Similarly to Pepe the Frog, some users of the imageboard 4chan began to propose that the purple dove become a symbol of the alt-right, producing images of the dove combined with Nazi iconography, and interpreting it as a reincarnation of the Egyptian god Thoth dubbed "Pek" (a pun of the Egyptian god Kek, who was associated with Pepe).[12] It was noted that "Like a lot of things on 4chan, it's hard to tell if this whole thing is satirical. The most likely case is that, like the white supremacist tendencies on the site, it started out as a joke but eventually turned real. Posters on liberal Facebook groups are alarmed by the bird spam—most of which is totally innocent, carried out by mainstream Facebook 'normies'—and have decided that any use of the bird is subtle fascist propaganda."[12]


When the sticker set was propelled to its meme status in February 2017, it was generally met with positive reception. Weiler commented, "The cultural crossover is totally unanticipated, but it's bringing a lot of joy," adding "I'm all about the positive. I created these to make people smile, so whenever I see people sharing Trash Dove I get really excited. I'm glad people can appropriate that."[13] However, Weiler has also expressed, "I'm a quiet homebody – I like to sit at my desk and draw, and play video games. Overnight, I was flooded with attention, and that has only sped up for five days now [...], I'm amazed at how mean people can be to someone they've never met, because of something silly online. I didn't ask for or sign up for any of this, but many people are blaming me, and I've even received some threats."[2]

Kaitlyn Tiffany of The Verge opined that the birds in the sticker set are "cuties".[8] Shortly after the meme rose to popularity, Madison Malone Kircher of New York Magazine detailed, "since it's been about a week since Trash Dove rose to internet fame, the backlash cycle has already begun. People are starting to get irritated by the endless stream of reply comments consisting solely of Trash Doves, and some are even proposing a ban [from Facebook]."[5]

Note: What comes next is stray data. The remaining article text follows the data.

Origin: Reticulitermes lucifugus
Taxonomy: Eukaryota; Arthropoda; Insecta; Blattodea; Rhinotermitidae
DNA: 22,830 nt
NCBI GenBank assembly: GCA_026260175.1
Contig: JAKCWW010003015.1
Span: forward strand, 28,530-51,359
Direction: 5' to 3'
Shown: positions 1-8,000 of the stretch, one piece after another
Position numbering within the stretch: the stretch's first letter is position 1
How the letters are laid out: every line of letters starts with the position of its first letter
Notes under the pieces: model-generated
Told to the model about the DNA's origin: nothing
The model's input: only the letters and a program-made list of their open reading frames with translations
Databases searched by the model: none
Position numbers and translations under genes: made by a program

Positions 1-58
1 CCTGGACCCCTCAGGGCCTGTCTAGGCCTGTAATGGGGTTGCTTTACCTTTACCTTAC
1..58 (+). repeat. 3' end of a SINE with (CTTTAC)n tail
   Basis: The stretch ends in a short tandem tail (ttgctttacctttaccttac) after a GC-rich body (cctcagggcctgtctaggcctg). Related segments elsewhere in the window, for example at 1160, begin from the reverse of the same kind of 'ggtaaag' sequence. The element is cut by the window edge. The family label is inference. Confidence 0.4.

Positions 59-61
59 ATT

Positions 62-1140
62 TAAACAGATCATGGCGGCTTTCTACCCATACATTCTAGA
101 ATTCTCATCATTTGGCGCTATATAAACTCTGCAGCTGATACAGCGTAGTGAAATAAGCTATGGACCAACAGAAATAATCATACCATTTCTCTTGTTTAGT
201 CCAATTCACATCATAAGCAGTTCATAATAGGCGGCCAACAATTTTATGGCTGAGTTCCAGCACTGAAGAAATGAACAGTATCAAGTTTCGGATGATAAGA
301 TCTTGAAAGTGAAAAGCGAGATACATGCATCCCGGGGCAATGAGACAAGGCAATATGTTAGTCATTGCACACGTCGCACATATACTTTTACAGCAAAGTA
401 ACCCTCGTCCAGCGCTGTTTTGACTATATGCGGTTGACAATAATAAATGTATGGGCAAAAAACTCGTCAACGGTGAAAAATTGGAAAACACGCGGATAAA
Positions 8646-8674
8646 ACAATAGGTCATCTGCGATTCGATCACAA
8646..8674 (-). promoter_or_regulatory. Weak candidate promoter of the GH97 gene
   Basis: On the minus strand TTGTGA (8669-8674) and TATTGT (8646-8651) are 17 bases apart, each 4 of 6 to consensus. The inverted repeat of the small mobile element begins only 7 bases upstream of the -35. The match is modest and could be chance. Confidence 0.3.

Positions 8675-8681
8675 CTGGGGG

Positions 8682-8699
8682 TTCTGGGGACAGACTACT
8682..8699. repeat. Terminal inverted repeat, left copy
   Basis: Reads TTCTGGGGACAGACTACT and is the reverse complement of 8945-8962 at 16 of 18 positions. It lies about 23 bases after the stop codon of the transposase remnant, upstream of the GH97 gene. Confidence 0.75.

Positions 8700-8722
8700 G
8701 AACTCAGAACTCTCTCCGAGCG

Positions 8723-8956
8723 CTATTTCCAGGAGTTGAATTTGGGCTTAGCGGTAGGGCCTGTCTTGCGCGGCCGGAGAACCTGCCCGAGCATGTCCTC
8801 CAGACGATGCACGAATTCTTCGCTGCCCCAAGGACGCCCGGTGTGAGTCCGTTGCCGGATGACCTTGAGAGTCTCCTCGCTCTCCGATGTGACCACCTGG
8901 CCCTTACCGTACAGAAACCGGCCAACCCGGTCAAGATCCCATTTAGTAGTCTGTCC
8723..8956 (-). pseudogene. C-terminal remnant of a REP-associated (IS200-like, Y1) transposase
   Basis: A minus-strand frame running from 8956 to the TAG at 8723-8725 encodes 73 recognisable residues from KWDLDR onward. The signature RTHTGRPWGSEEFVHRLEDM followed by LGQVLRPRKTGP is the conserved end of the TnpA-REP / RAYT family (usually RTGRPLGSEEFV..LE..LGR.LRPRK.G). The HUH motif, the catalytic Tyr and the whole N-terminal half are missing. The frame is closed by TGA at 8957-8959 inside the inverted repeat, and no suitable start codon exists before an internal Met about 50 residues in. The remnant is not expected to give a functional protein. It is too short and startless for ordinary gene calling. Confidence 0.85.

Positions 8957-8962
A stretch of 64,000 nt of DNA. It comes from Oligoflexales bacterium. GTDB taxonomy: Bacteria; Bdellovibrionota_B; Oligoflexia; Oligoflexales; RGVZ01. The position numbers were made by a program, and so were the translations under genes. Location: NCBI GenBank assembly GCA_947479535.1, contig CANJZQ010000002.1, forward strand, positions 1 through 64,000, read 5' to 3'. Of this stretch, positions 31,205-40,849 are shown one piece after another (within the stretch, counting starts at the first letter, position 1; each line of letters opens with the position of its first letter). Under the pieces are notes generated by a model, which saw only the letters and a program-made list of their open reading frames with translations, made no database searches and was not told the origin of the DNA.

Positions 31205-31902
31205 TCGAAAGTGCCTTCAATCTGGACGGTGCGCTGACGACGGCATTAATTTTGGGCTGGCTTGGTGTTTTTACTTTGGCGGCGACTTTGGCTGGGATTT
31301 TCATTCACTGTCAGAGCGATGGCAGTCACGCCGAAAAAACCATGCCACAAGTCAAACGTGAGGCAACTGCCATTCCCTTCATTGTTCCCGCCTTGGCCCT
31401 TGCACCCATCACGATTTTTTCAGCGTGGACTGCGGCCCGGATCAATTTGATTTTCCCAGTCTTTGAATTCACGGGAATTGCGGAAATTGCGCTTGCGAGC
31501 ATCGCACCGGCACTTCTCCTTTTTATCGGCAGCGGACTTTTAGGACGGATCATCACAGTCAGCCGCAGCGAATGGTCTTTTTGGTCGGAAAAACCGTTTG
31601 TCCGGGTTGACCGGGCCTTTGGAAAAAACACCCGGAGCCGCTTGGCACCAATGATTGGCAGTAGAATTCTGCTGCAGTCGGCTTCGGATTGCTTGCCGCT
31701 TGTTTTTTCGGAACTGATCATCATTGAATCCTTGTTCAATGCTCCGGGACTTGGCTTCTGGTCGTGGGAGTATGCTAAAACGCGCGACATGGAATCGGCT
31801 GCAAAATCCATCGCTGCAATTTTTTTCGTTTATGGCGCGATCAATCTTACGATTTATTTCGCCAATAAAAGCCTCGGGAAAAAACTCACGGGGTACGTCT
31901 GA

1. ^ Weiler, Syd (August 28, 2019). "LOVE, TRASH DOVES". Medium. Retrieved August 29, 2019.
  2. ^ a b c d e Cresci, Elena (February 15, 2017). "Trash dove: how a purple bird took over Facebook". The Guardian. Retrieved February 19, 2017.
  3. ^ a b c d Petramala, Jonathan (February 15, 2017). "Trash Dove' created by Sarasota artist goes viral". WTSP. Retrieved February 19, 2017.
  4. ^ a b c Gilmer, Marcus (February 14, 2017). "Where the hell did this head-banging purple bird meme even come from". Mashable. Retrieved February 19, 2017.
  5. ^ a b c d Kircher, Madison Malone (February 15, 2017). "Introducing Trash Dove: The Floppy-Necked Purple Bird Taking Over Facebook". Select All. New York Magazine. Retrieved February 19, 2017.
  6. ^ "What does this purple bird mean?". BBC. February 14, 2017. Retrieved February 19, 2017.
  7. ^ Nair, Nithya (February 14, 2017). "Trash Dove is internet's new obsession and it is spamming people all over on Facebook". Retrieved February 19, 2017.
  8. ^ a b Tiffany, Kaitlyn (February 13, 2017). "This very distressed purple bird is derailing conversations across Facebook". The Verge. Retrieved February 19, 2017.
  9. ^ Thaitrakulpanich, Asaree (February 11, 2017). "Thainet Flips Out Over Headbanging Bird". Khao Sod. Retrieved February 21, 2017.
  10. ^ Tracy, Phillip N. (February 14, 2017). "What is Trash Dove, and can Facebook do anything to stop it?". The Daily Dot. Retrieved February 19, 2017.
  11. ^ Nickoloff, Anne (February 14, 2017). "Facebook sticker "Trash Dove" floods comment conversations on social media". Retrieved February 19, 2017.
  12. ^ a b Hathaway, Jay (February 15, 2017). "A meme war is raging over the future of Trash Dove". The Daily Dot. Retrieved February 19, 2017.
  13. ^ Bergado, Gabe (February 14, 2017). "Meet Trash Dove, the Facebook Bird Going Viral and Sparking Memes". Inverse. Retrieved February 19, 2017.